Recipe for ‘Koji’-Aged Steak by Rich Shih and Jeremy Umansky

This mould adds an 'umami' taste to meat that is found in other Japanese condiments like miso and soy sauce.


WordsClémence Leleu

© Chelsea Green Publishing

In their book Koji Alchemy: Rediscovering the Magic of Mold-Based Fermentation, Rich Shih and Jeremy Umansky shine a spotlight on this fermented mushroom that lies behind the Japanese umami taste, found in soy sauce, miso, and mirin, a very light rice alcohol. 

Koji Alchemy: Rediscovering the Magic of Mold-Based Fermentation examines koji fermentation techniques and processes, as well as the art of using it to dry food. This theoretical information is accompanied by around thirty recipes that showcase koji and its virtues, which enable it to rapidly age charcuterie, cheese, and vegetables, for example a recipe for rye bread made with amazake, a whole miso roasted butternut squash, and this recipe for matured beef. 

For the latter, Rich Shih and Jeremy Umansky explain by way of introduction the purpose of the first step that involves seasoning the meat with salt and sugar, which might appear surprising. ‘We do it for several reasons: for the taste and flavour, to help fend off pathogenic agents, and to add moisture to the surface of the meat so that the corn starch and the koji spores can adhere to it. The sugar acts as an instant food source for the mushroom, which allows it to feed while developing more quickly than it would if it had to produce its enzymes and then feed.’


2 New York steaks, 1.2 to 2.5 cm thick 

Salt (1.75% of the weight of the steaks)

Sugar (1.75% of the weight of the steaks)

3 g Aspergillus oryzae (koji) spores, mixed with rice flour

125 g corn flour


Weigh the steaks. 

Calculate 1.75% of their weight and, in a large bowl, season the steaks with the required amount of salt and sugar. 

Leave to sit for 20 minutes or until the steaks start to weep.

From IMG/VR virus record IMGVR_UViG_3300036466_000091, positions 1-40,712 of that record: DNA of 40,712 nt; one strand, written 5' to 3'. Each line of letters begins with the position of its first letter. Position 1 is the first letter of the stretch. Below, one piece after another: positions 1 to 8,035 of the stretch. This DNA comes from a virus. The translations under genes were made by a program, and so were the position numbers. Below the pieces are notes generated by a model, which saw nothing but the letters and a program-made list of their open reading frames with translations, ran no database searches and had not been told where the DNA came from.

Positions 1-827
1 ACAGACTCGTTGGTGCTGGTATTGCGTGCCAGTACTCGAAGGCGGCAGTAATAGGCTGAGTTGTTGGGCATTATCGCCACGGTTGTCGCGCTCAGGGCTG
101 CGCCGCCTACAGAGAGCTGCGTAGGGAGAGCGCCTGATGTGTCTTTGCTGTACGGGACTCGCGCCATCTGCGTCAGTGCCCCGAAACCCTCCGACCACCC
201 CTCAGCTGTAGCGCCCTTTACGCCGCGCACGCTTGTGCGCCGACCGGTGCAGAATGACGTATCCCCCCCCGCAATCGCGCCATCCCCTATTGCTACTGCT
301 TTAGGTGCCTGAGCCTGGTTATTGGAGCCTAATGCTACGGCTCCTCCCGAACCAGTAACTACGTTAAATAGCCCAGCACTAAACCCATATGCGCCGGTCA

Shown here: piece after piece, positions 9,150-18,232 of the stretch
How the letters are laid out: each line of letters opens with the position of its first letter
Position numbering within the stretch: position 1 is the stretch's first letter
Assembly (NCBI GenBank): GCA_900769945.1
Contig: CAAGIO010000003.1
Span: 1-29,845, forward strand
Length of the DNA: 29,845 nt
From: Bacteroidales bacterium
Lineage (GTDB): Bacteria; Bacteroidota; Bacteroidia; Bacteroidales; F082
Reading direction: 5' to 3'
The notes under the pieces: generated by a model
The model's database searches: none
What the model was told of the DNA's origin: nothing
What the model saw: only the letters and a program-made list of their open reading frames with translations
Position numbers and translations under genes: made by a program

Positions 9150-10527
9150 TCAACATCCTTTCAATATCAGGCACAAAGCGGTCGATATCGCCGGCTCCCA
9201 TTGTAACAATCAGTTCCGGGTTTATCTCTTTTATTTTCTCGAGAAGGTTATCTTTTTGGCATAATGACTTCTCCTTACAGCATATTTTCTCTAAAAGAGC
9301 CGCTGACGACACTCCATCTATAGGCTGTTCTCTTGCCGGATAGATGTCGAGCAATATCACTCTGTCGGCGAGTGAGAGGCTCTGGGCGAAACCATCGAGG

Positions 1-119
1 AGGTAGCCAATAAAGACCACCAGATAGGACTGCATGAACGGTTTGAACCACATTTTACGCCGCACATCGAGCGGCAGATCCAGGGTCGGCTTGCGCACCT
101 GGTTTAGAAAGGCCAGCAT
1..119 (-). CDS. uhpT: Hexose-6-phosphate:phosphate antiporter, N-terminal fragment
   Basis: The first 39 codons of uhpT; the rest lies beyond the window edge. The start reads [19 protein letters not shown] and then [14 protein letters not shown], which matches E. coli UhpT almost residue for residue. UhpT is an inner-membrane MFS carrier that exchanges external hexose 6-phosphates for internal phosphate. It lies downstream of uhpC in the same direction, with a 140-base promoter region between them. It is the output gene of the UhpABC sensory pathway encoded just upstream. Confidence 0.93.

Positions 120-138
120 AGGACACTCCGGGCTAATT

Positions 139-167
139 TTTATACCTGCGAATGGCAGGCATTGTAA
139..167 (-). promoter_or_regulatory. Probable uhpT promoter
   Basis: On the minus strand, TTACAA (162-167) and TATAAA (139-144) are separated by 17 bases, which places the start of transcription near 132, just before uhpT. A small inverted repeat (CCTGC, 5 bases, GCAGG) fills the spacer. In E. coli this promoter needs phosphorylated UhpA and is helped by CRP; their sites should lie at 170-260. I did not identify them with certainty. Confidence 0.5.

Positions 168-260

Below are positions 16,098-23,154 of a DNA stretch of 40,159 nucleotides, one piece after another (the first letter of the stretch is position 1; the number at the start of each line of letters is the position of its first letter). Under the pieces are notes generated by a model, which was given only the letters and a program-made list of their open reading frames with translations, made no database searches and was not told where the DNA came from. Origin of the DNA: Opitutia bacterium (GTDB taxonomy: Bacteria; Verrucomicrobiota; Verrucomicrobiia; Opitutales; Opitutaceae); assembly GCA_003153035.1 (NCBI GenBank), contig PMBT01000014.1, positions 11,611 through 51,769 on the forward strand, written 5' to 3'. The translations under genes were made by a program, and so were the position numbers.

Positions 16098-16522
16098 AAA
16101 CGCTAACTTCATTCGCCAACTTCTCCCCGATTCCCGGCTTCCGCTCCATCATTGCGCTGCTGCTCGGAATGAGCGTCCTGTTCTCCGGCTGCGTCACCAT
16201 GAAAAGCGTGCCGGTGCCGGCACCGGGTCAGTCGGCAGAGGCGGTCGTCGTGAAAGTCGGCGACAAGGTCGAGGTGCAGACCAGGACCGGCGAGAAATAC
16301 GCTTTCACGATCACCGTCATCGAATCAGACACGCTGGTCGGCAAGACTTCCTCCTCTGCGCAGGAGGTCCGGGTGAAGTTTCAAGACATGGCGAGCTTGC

Mix the spores and the corn flour, then cover the steaks fully and uniformly. 

Add more corn flour if needed to ensure the meat is completely covered. 

Place the meat in the incubating system. We often place grill trays in a deep container and wrap them in clingfilm.

Culture the meat at 26-32°C and at 90% relative humidity for 36 hours. 

After the 36 hours have passed, the culturing process should be complete. 

Place in the fridge until ready to use.


Koji Alchemy: Rediscovering the Magic of Mold-Based Fermentation (2020), a recipe book by Jeremy Umansky and Rich Shih, is published by Chelsea Green Publishing.

Rich Shih is a food preservation consultant based in the United States. He has been working with koji and miso for years. He is also an exhibit engineer for the Museum of Food and Drink (MOFAD) in New York. Jeremy Umansky is the owner of and chef at the restaurant Larder, located in Cleveland, Ohio. It was nominated by the James Beard Foundation as the Best New Restaurant in America in 2019.

The following excerpt is from Shih and Umansky’s new book 'Koji Alchemy: Rediscovering the Magic of Mold-Based Fermentation' (Chelsea Green Publishing, May 2020) and is reprinted with permission from the publisher.